I’m typing next to an open window, and there has been a steady stream of pedestrian traffic outside. It’s up to 28 degrees today, and it’s a comparative heat wave. Last weekend, we were preparing for a Freezepocalypse of ridiculously low temperatures (even for Minnesota), and my family spend two and a half days stuck inside our small apartment. Here are three picture books that, together, represent our Freezepocalypse:
I’m Bored by Michael Ian Black is for my six-year-old, for obvious reasons. I felt more like the mama penguin who needed a little time to herself in Baby Penguins Everywhere by Melissa Guion. Side note to parents: Do you need a time out yourself? Read your kids this book to introduce the idea. You’re welcome.
Fortunately, my wonderful partner decided it was a Soup Day as in Soup Day by Melissa Iwai, so we were well fed. Soup makes everything better.
Books and soup. That’s how we got through our Freezepocalypse. How about you?
If you would have asked me a month ago, I would have looked for the answer in a picture book. It seems like a picture book sort of question, doesn’t it?
“Snow came singing a silent song,” writes Lynne Rae Perkins in Snow Music. In this book, winter is quiet after a snow fall, but there is a whole symphony of sounds if you listen for them. Cars, trucks, and animals all sound different in the winter. There’s a beauty in the whispers of snowfall and the loud scrapes of trucks clearing the way. There’s a beauty in the differences.
For the past several weeks, I have had a different answer to the question. I have had Haley Bonar’s new EP Wntr Snds on repeat, and these six songs are spare and intimate in a way that creates just the warmth that we need in a cold, cold Minnesota winter. “Like Ice and Cold” is my personal favorite. In this song, winter sounds like change, like hope. Maybe it isn’t so different from Snow Music.
If you need a little encouragement to see what winter can offer during this sub-zero week, try one of these and listen closely.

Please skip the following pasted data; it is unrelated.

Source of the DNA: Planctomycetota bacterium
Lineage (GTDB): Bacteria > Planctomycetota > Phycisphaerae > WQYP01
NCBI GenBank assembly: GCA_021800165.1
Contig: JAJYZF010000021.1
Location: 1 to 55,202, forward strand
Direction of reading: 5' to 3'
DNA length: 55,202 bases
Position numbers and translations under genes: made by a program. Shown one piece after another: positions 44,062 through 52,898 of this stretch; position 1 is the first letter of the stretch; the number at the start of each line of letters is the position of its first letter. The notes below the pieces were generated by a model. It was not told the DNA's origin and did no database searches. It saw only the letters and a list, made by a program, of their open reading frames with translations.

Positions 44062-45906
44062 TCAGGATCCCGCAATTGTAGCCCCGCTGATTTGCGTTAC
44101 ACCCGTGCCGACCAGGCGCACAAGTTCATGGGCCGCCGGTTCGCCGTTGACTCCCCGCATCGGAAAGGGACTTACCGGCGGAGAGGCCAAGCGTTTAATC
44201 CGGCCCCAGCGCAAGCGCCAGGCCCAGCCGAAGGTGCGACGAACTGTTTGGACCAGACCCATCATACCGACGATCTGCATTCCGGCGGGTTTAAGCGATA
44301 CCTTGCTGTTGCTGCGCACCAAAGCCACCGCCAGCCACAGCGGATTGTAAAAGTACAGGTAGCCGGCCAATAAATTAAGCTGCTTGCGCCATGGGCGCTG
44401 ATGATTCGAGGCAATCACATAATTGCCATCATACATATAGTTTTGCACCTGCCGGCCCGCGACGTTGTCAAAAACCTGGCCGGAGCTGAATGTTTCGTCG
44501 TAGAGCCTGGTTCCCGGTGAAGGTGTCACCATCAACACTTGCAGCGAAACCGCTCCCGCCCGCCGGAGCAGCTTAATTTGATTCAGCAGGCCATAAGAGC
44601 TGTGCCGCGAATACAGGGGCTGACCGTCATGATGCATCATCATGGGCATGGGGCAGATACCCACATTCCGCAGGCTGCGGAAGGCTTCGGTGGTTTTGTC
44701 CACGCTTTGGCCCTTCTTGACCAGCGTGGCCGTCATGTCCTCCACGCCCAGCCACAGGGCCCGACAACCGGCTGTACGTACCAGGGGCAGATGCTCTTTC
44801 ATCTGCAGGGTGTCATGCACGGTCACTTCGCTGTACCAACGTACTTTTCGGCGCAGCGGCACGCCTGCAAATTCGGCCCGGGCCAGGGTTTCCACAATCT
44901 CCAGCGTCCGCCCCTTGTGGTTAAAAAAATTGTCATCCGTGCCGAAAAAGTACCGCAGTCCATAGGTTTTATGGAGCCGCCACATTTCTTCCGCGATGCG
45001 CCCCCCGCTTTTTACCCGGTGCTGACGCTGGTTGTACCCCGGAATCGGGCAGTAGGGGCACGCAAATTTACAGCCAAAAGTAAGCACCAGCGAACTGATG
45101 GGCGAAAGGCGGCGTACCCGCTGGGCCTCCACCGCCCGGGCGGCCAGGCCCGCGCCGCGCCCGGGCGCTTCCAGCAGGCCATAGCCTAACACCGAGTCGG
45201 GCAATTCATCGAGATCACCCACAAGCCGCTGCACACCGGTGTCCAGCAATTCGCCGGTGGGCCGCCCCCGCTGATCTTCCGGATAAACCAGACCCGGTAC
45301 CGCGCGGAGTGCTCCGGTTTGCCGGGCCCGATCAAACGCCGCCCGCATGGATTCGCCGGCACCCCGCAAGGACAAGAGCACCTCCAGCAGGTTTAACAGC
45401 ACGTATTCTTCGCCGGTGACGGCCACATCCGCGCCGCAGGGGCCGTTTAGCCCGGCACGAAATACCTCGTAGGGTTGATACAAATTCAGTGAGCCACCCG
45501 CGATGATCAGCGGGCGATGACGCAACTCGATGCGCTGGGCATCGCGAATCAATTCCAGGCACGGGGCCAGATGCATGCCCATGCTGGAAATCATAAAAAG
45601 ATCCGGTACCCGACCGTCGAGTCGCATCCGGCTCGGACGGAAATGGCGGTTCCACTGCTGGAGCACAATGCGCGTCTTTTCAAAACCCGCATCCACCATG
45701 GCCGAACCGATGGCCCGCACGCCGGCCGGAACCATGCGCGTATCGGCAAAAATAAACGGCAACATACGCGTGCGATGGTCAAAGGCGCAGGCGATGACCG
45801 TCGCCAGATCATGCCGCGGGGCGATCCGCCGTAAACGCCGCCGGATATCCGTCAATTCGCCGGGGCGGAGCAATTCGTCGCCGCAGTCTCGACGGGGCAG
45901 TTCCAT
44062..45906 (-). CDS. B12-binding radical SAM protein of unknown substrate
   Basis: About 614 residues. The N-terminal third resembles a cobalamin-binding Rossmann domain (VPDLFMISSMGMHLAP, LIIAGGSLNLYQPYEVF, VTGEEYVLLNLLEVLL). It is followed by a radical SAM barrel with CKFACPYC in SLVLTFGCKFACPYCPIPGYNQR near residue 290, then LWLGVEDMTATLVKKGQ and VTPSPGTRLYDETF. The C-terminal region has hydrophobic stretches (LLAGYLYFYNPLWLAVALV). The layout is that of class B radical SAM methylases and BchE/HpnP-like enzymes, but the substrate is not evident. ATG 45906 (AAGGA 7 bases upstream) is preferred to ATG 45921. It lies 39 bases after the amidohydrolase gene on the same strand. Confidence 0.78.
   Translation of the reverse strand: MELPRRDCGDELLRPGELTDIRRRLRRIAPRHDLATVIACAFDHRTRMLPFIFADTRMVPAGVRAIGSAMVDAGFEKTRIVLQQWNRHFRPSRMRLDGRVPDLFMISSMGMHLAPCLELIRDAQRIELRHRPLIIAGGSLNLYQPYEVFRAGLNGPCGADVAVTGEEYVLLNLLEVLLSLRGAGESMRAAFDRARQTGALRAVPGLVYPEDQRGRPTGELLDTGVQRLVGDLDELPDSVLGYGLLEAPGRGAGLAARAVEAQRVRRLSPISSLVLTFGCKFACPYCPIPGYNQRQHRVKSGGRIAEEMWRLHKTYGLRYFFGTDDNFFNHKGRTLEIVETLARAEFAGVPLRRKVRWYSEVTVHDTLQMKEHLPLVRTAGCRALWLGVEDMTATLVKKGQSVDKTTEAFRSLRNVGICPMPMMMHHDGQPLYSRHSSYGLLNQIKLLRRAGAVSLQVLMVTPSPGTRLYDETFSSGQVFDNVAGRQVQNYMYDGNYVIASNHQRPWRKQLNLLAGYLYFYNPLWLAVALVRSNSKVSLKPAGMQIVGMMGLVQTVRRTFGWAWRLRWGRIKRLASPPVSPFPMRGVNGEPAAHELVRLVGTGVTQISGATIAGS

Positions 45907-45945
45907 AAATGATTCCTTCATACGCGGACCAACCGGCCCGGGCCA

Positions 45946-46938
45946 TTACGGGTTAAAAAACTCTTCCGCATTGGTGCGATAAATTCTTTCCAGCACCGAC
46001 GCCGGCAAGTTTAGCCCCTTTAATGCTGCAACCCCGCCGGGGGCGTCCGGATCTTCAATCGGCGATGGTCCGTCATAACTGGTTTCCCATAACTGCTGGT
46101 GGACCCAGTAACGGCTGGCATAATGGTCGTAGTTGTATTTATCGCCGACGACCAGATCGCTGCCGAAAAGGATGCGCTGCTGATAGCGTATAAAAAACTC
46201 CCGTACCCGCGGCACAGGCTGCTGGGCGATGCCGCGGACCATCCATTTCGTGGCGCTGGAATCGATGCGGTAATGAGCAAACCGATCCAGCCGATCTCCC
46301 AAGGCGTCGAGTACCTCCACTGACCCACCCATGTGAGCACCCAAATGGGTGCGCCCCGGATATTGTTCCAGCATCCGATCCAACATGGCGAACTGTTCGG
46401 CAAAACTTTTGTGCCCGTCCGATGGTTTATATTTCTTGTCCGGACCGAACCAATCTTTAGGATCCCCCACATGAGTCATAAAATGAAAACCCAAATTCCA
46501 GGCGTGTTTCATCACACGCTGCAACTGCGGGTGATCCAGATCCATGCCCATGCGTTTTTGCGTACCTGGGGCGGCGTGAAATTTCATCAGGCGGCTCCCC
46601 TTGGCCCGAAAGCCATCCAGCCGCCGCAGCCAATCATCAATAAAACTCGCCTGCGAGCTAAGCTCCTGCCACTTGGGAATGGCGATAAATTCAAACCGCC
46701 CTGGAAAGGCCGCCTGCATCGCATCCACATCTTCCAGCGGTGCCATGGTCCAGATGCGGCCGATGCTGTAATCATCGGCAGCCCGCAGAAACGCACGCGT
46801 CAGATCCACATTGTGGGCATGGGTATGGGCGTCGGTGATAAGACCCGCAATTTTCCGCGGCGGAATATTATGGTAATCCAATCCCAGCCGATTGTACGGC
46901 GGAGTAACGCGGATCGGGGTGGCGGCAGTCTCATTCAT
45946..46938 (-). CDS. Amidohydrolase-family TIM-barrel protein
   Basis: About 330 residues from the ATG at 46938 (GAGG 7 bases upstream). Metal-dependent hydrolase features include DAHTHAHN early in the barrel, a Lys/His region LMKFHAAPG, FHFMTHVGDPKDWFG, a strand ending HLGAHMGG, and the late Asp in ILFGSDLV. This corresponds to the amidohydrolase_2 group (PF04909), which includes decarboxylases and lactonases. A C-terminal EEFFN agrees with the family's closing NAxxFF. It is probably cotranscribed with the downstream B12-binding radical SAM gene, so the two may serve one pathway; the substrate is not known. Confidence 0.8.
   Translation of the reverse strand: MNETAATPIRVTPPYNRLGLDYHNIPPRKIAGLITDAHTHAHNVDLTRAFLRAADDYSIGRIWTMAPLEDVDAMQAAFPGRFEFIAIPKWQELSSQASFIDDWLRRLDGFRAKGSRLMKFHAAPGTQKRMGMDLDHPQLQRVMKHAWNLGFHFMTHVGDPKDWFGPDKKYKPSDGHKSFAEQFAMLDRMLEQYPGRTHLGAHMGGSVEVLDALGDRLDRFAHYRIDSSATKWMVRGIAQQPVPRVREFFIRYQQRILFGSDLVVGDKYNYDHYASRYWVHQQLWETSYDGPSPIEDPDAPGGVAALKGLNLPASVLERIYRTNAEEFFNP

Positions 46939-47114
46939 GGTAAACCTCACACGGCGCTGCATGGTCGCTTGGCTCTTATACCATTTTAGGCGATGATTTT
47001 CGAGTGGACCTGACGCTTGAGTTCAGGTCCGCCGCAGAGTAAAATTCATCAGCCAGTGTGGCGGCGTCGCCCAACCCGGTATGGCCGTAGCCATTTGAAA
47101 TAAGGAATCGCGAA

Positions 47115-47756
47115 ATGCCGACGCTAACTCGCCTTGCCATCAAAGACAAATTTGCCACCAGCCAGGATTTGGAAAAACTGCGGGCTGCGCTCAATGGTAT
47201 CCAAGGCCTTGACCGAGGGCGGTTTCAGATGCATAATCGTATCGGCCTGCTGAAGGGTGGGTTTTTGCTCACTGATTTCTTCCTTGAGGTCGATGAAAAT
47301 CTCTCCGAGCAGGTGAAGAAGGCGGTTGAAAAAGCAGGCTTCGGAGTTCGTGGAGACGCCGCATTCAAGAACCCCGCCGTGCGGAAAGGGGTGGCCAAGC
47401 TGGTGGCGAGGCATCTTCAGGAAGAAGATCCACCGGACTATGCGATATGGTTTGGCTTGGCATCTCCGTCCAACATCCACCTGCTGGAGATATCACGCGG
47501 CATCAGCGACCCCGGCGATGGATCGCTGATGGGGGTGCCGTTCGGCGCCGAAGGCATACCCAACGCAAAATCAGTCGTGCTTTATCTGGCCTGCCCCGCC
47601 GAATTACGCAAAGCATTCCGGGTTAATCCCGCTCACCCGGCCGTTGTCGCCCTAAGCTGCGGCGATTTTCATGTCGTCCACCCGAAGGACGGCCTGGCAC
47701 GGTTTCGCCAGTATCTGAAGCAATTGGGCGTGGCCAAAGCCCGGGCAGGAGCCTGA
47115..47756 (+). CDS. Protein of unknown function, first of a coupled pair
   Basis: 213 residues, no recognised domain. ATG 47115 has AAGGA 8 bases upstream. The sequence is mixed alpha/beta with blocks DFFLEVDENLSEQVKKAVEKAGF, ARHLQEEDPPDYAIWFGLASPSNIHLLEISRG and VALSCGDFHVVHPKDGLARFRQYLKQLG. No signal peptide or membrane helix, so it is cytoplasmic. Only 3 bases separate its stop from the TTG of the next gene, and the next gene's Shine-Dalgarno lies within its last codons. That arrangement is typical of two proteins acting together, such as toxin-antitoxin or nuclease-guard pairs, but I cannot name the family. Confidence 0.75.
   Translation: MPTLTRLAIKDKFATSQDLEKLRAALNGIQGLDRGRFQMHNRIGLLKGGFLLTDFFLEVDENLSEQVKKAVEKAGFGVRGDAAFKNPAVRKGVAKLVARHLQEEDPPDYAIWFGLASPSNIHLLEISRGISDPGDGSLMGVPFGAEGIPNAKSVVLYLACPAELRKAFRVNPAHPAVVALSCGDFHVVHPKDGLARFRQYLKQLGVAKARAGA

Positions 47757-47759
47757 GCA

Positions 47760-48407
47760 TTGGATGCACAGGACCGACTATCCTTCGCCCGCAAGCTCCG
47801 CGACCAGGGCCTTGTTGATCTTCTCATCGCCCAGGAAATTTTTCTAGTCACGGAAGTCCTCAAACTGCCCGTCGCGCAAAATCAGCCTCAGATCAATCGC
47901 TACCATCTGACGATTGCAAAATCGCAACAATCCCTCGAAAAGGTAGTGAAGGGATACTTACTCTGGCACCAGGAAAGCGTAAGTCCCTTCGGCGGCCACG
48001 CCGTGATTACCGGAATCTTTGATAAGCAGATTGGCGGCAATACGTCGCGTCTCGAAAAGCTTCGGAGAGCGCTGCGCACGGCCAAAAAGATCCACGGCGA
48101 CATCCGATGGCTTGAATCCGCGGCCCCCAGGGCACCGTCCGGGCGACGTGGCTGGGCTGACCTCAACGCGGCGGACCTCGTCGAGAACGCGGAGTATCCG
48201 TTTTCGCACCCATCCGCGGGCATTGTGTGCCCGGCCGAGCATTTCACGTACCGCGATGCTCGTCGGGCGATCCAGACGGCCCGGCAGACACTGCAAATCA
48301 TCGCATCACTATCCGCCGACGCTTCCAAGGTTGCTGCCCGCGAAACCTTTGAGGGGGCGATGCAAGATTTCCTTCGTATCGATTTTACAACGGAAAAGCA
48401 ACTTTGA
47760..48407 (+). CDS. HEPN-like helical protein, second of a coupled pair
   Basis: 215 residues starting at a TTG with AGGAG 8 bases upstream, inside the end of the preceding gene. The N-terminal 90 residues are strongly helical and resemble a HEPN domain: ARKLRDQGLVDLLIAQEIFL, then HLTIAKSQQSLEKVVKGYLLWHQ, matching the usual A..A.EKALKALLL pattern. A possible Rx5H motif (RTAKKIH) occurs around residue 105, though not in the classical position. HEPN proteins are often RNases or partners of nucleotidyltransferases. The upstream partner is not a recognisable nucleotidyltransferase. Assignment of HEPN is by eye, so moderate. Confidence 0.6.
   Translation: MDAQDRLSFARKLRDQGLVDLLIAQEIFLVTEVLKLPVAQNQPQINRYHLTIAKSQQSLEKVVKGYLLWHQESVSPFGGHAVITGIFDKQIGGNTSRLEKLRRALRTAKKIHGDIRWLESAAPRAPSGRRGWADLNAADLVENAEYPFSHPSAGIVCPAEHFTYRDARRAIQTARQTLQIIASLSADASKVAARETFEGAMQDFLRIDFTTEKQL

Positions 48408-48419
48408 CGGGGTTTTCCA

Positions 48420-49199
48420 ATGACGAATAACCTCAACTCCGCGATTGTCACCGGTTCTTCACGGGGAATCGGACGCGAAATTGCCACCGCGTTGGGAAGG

My buses have been all but empty this past week. Nicollet Mall usually bustles with activity, but this week, the only people downtown are the ones huddled in bus shelters peeking out with hopeful looks or walking quickly with only their eyes showing against the fierce wind. In a cold snap, the city gets quiet and lonely.
On my way to work, winter is harsh winds, icy sidewalks, and heavy snow. But at my desk surrounded by children’s books, winter is quite different. The snow is delicate and perfect for play. The ice and wind are no match for us in a children’s book. If only I could live in Toby Mills, the town in Eileen Spinelli’s Cold Snap. Their winter is awfully cold, but it is warm with nostalgia and community. This is a town that knows, the only way to get through a cold winter is to come together.
For all of you braving the cold Minnesota days for the rest of the winter, when it feels like too much, read a picture book. Try Cold Snap. Or if that doesn’t boost your spirits, try A Perfect Day by Carin Beger for a wonder-filled exploration of a snowy winter day. It will help you to remember that winter is more than hopeful looks and speed-walking to warmth.
I can’t change the sub-zero temperatures we’ve had recently, but I can change how I see them. It’s still cold out there, but I’m smiling anyway.
There is more snowy picture book art at 7 Imp, and I talk more about the above books at Books in Bloom. A few photos here on my photo blog, or check out some really beautiful shots of a Minnesota winter from Minnesota Public Radio.
Not Just Cute wishes The Snowy Day a Happy Birthday! She also talks about diversity in children’s books. (As a side note to this, Twin Citians can explore a real life version of The Snowy Day in the Storyland exhibit at the MN Children’s Museum, which I blogged about here.)